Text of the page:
Thus, once again the question arises: Should the Christian discard these tools because faithless scholars have often formed faulty conclusions, based on their use? Hardly. These tools can often give the user genuine insights, but the information is inherently lopsided, for it tells an incomplete story. Just as with the living Word so with the written word the human and divine aspects are inextricably intertwined with each other. And the Christian must maintain this double focus when he investigates Scripture.

Sometimes conservative Biblical scholars express the legitimate concern that in using these so-called tools we might end up with the same conclusions liberal scholars have formed. However, we must distinguish between facts and the conclusions drawn from those facts. For example, the evolutionist uses certain scientific tools or methodologies. This does not mean that the creationist discards these tools and methodologies. Both groups of scientists deal with identical data. The difference lies in the conclusions drawn from that data. So with the Biblical scholar. No intellectually honest Biblical scholar wants to ignore the facts. However, his interpretation of the facts might differ from the conclusion another equally competent Biblical scholar draws.

Some Bible scholars worry about the intellectual honesty of using tools that have been based on presuppositions that we do not share another legitimate concern. However, just because someone sawed Isaiah asunder does not mean that saws must only be used to silence the prophetic voice even if we could establish beyond doubt that the saw was invented for that precise purpose. Saws can be used for other more congenial and beneficent purposes.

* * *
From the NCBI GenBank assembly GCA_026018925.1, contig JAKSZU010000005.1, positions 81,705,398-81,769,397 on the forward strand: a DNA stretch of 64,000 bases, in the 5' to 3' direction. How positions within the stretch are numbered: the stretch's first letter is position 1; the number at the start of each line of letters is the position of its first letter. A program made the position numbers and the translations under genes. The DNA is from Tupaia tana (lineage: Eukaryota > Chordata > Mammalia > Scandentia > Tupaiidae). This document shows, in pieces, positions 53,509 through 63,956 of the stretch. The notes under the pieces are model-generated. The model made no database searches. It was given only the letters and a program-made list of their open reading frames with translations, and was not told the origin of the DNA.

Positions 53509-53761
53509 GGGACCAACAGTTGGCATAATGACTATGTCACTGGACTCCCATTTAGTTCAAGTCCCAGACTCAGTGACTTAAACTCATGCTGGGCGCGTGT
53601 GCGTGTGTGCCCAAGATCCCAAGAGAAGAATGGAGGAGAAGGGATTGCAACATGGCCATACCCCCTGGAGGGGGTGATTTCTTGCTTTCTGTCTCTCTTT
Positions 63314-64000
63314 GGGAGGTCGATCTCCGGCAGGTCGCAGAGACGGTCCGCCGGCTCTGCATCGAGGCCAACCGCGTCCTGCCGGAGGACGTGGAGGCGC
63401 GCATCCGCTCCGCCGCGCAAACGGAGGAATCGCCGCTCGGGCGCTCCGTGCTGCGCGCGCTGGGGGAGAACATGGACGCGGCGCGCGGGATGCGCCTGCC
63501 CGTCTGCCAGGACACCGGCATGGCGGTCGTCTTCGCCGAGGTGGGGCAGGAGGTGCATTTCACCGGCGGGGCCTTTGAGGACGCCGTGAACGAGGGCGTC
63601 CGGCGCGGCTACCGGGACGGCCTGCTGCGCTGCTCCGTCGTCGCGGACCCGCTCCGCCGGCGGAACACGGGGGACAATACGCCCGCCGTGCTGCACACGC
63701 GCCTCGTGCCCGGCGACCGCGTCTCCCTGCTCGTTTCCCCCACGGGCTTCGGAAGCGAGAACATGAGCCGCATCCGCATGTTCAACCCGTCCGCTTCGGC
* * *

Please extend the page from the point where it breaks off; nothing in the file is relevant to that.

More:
Again the modern scientific method grew out of the decidedly Christian philosophy that God created and sustains the universe, that since God is both one and immutable, He runs the universe in a consistent and predictable way, and that scientific inquiry is, therefore, both probable and possible. Yet none of us would care to insist that since the scientific method was derived from Christian presuppositions, an atheist cannot be intellectually honest as a scientist. The scientific method is still utilized, although many of its users no longer accept the original presuppositions that led to its development.

Man, as a tool builder, has invented many valuable tools. As the inventor he controls his inventions or should. Never must he allow his tools to en slave and dominate him. In the same way, the tools that have been developed to help us understand the humanity of both the living Word and the written word must never tyrannize their Christian user. Instead, the Christian recognizes that, as with all tools, they can prove dangerous. Hence, he utilizes them carefully with his eye of flesh on the humanity of Christ and Scripture, and with his eye of faith on their divinity.

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-book editor, Southern Publishing Association, Nashville, Tennessee at the time this article was written

September 1975